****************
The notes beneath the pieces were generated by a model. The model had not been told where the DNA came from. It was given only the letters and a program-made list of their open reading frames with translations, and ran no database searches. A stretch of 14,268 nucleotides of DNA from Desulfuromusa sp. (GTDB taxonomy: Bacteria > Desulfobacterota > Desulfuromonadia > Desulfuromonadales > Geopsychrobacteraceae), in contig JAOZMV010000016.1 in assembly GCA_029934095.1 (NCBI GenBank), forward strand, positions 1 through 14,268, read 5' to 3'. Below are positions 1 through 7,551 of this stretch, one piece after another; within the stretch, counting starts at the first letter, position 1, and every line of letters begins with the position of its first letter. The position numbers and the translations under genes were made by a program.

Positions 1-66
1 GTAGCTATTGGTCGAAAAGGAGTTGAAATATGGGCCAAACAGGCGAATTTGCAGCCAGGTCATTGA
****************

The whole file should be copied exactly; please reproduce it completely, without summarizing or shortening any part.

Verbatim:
The notes beneath the pieces were generated by a model. The model had not been told where the DNA came from. It was given only the letters and a program-made list of their open reading frames with translations, and ran no database searches. A stretch of 14,268 nucleotides of DNA from Desulfuromusa sp. (GTDB taxonomy: Bacteria > Desulfobacterota > Desulfuromonadia > Desulfuromonadales > Geopsychrobacteraceae), in contig JAOZMV010000016.1 in assembly GCA_029934095.1 (NCBI GenBank), forward strand, positions 1 through 14,268, read 5' to 3'. Below are positions 1 through 7,551 of this stretch, one piece after another; within the stretch, counting starts at the first letter, position 1, and every line of letters begins with the position of its first letter. The position numbers and the translations under genes were made by a program.

Positions 1-66
1 GTAGCTATTGGTCGAAAAGGAGTTGAAATATGGGCCAAACAGGCGAATTTGCAGCCAGGTCATTGA